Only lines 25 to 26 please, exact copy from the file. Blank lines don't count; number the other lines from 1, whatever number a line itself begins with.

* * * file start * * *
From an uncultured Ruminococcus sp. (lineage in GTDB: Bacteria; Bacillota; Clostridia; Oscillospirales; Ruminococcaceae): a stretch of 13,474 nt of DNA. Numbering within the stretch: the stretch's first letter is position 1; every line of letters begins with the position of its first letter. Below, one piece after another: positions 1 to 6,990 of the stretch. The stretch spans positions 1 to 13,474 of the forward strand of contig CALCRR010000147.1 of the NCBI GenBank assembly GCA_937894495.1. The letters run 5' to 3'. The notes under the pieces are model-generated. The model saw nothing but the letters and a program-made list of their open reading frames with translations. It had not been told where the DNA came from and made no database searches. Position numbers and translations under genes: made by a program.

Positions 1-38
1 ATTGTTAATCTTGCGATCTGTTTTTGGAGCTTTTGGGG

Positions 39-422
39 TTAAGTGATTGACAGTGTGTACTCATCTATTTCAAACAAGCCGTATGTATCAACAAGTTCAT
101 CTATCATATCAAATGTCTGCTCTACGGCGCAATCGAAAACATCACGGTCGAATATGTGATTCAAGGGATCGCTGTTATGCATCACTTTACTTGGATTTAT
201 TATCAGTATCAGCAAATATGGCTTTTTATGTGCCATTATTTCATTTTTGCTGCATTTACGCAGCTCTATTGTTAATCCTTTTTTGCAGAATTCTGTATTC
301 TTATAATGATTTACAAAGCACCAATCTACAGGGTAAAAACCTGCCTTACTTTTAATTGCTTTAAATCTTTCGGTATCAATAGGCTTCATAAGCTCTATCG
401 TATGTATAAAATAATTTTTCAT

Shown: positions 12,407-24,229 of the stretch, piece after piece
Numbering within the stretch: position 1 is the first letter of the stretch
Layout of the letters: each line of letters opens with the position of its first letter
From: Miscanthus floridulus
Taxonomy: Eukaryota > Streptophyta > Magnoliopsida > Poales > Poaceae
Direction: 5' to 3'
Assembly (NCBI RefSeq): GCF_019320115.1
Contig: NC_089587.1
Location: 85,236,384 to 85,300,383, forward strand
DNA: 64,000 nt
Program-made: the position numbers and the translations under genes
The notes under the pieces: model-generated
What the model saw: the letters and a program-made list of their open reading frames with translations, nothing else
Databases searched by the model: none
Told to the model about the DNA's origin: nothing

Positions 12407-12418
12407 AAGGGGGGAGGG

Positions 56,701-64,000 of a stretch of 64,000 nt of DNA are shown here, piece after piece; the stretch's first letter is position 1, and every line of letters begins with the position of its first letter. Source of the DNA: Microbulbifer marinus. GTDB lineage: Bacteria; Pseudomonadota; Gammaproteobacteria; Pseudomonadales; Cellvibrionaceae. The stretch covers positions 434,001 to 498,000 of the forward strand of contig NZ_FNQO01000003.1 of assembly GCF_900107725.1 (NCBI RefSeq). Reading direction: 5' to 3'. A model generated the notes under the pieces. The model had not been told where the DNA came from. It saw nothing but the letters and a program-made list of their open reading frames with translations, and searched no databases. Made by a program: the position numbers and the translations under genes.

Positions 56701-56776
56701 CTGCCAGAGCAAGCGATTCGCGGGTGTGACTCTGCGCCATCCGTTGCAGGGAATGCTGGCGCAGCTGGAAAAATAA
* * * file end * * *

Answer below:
Positions 12407-12418
12407 AAGGGGGGAGGG